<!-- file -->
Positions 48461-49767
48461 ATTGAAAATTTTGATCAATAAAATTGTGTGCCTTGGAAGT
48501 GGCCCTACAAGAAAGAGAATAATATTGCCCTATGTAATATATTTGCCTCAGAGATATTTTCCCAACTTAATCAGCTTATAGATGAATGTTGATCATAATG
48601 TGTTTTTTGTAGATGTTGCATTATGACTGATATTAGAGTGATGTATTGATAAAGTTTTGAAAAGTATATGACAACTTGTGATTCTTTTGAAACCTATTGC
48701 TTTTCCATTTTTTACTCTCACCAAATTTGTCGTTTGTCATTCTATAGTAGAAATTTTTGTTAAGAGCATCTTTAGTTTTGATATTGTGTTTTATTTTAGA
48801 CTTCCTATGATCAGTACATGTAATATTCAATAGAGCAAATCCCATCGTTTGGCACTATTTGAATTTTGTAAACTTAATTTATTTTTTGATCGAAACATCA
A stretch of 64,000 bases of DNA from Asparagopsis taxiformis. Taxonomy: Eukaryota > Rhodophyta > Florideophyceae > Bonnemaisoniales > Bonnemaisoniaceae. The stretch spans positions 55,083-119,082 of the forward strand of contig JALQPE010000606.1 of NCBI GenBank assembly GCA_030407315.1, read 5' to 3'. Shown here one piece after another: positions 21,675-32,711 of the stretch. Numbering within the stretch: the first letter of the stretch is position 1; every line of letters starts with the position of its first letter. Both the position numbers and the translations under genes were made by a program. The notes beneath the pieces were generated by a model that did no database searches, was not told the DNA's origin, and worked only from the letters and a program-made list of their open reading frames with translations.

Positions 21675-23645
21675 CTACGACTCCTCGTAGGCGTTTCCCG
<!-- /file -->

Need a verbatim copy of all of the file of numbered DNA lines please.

Positions 48461-49767
48461 ATTGAAAATTTTGATCAATAAAATTGTGTGCCTTGGAAGT
48501 GGCCCTACAAGAAAGAGAATAATATTGCCCTATGTAATATATTTGCCTCAGAGATATTTTCCCAACTTAATCAGCTTATAGATGAATGTTGATCATAATG
48601 TGTTTTTTGTAGATGTTGCATTATGACTGATATTAGAGTGATGTATTGATAAAGTTTTGAAAAGTATATGACAACTTGTGATTCTTTTGAAACCTATTGC
48701 TTTTCCATTTTTTACTCTCACCAAATTTGTCGTTTGTCATTCTATAGTAGAAATTTTTGTTAAGAGCATCTTTAGTTTTGATATTGTGTTTTATTTTAGA
48801 CTTCCTATGATCAGTACATGTAATATTCAATAGAGCAAATCCCATCGTTTGGCACTATTTGAATTTTGTAAACTTAATTTATTTTTTGATCGAAACATCA
A stretch of 64,000 bases of DNA from Asparagopsis taxiformis. Taxonomy: Eukaryota > Rhodophyta > Florideophyceae > Bonnemaisoniales > Bonnemaisoniaceae. The stretch spans positions 55,083-119,082 of the forward strand of contig JALQPE010000606.1 of NCBI GenBank assembly GCA_030407315.1, read 5' to 3'. Shown here one piece after another: positions 21,675-32,711 of the stretch. Numbering within the stretch: the first letter of the stretch is position 1; every line of letters starts with the position of its first letter. Both the position numbers and the translations under genes were made by a program. The notes beneath the pieces were generated by a model that did no database searches, was not told the DNA's origin, and worked only from the letters and a program-made list of their open reading frames with translations.

Positions 21675-23645
21675 CTACGACTCCTCGTAGGCGTTTCCCG